This is a post that I’ve been wanting to write for a few weeks now, ever since an acquaintance’s teenage son killed himself. Now Robin William’s suicide has kicked me into gear. I do realise that this isn’t what anyone is looking for when they visit a sewing blog, but the topic is something that no one should ignore.
First, I’d like to tell you about my own history with depression. For most people who know me, this will be the first I’ve talked about it. Depression is thought of as a shameful thing. It’s something people tell you that you can just get over. Cheer up. Smile. It’ll get better.
I have dealt with depression for my entire adult life. I can’t remember when I first started crying in my room for no reason, or wanting to scream and throw things just to feel better. I was probably 14. I can remember staring out of my second floor bedroom window, wondering if a jump would kill me or just make things worse. I remember sawing at my wrists with a dull pocket knife, not wanting to actually kill myself, but wishing I could leave a mark bad enough to get noticed. I never had an actual cry for help attempt. I was too ashamed to even admit my pain in that way.
Even so, my parents knew something was wrong. My mom would tell me that suicide was “a permanent solution to a temporary problem.” But the thing is, depression was the problem. It wasn’t a boy, or school, or my friends. It was an actual illness. Something about my brain that just didn’t work right. I wanted to see a doctor. But I never did. My parents tried to get me to talk to a church elder, but I felt insulted by that suggestion. I felt that they didn’t care enough to send me to a professional. I remember one day, when they arranged to have someone from church come over, I locked myself in the bathroom and refused to come out til he left.
Time passed, and I found myself married, with two kids. That’s when I finally got help. I don’t know if it was post partum depression, the depression I had always struggled with, or a combination of the two. But I could not function anymore. I was a stay-at-home mom, unable to stop crying to feed my kids. My daughter would find me on the kitchen, bawling because I was unable to keep up with the demands my children placed on me. I don’t know whose idea it was, mine, my husband’s, or my wonderful community of internet moms, but I finally made the call and saw my doctor. I knew I wouldn’t be able to speak, once the questions started, so I wrote down all of my symptoms. My doctor assured me that my problem was common, and nothing to be ashamed of. We discussed my options and I was started on Zoloft, with some Xanax for good measure. I started the meds that day, worried that somehow people would know by my behaviour that I was on drugs for a mental illness. I thought I’d act loopy or uncharacteristically happy.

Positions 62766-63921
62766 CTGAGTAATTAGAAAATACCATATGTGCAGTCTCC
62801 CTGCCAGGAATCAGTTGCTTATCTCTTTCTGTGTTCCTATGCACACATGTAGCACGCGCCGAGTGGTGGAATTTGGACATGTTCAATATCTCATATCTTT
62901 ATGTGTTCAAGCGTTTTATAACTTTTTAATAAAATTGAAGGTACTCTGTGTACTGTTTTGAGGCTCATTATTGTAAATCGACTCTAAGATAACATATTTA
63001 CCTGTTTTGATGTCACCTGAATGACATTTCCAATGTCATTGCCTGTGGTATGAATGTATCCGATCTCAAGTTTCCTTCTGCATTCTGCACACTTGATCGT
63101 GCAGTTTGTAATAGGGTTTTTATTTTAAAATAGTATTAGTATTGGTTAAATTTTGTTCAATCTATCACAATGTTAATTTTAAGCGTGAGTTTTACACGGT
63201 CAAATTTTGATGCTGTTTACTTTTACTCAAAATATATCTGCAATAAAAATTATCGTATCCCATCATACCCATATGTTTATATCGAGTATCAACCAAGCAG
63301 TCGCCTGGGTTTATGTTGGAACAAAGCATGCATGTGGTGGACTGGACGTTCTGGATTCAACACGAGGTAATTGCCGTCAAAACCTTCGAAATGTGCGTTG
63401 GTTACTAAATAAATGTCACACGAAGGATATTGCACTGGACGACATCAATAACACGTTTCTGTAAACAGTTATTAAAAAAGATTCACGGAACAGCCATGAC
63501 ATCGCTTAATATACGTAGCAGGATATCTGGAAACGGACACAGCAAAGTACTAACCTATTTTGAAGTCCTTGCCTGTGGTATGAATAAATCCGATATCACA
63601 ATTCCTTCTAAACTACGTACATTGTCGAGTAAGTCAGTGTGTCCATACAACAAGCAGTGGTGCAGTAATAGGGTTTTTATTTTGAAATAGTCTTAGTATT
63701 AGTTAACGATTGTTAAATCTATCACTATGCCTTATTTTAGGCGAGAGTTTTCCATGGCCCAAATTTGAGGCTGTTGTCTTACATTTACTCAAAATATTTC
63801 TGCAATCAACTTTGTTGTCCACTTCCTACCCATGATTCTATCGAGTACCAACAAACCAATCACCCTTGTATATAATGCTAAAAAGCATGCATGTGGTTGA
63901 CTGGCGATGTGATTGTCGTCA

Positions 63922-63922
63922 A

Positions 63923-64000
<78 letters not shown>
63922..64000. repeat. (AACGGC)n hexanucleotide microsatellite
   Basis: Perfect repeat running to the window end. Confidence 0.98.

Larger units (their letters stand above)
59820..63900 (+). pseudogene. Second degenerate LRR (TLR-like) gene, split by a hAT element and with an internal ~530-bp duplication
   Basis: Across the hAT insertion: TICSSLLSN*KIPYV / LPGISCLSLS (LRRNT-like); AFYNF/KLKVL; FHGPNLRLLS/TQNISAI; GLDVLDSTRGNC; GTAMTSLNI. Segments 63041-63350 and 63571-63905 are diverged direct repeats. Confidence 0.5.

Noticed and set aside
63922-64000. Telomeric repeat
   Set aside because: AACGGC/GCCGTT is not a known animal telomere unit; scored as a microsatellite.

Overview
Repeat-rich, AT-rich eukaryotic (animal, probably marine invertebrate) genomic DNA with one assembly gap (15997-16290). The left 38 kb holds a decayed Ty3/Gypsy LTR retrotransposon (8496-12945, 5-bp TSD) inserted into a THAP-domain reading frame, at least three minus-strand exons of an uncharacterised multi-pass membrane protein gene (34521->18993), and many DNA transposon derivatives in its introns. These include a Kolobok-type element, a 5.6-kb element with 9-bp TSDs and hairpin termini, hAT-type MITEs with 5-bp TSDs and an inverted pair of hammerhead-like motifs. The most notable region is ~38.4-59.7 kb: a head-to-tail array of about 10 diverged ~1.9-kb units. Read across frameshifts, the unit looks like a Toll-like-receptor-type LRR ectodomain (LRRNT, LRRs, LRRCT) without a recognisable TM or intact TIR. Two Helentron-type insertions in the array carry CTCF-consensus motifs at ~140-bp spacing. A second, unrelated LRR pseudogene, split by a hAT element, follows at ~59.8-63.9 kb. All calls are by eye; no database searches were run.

I didn’t turn into a candy coated laugh machine, of course. But I got better. My bad days were fewer, and further apart. I still had them, of course, and I had my medicine upped a few times, and switched once (THAT was a fiasco). I’m lucky that I found a simple treatment. I still have my bad days, but everyone does. There’s usually a reason now.
My story is so common. So many people that you think have great lives and no reason to be sad share my story. But you never hear them say anything. There is still such a stigma around mental illness. I still have days where I hate taking my medicine because I feel like I’m hiding a part of me. But I realize that that part could have killed me. I wish I hadn’t waited so long.
If you are suffering, please, please, get help. Ask a friend to help you make an appointment with your doctor. Be accountable to someone. I had to tell people to make me call, then make sure I went to the appointment. Write down how you’re feeling for your doctor or therapist. Talk to someone. If you don’t think you have anyone, talk to me. I’ll help you.
If you think someone you know is suffering offer help. Ask them what they need. Don’t tell them to cheer up, it’ll get better, you have so much to be thankful for. They’ve already told themselves. Don’t tell them God has a plan. Help them.
If you have kids, please talk to them before you need to. The depression talk should be as prevalent as the sex and drugs talks. Talk to them and let them know you are there for them and you will help them without judgement. This is what I want you to take away from this post the most. Talk to your kids about depression. Let them know it’s not their fault and you will help them, no matter what.
The stigma needs to end. I’d like to encourage you to share your stories as well.
My name is Melissa, and I have chronic depression.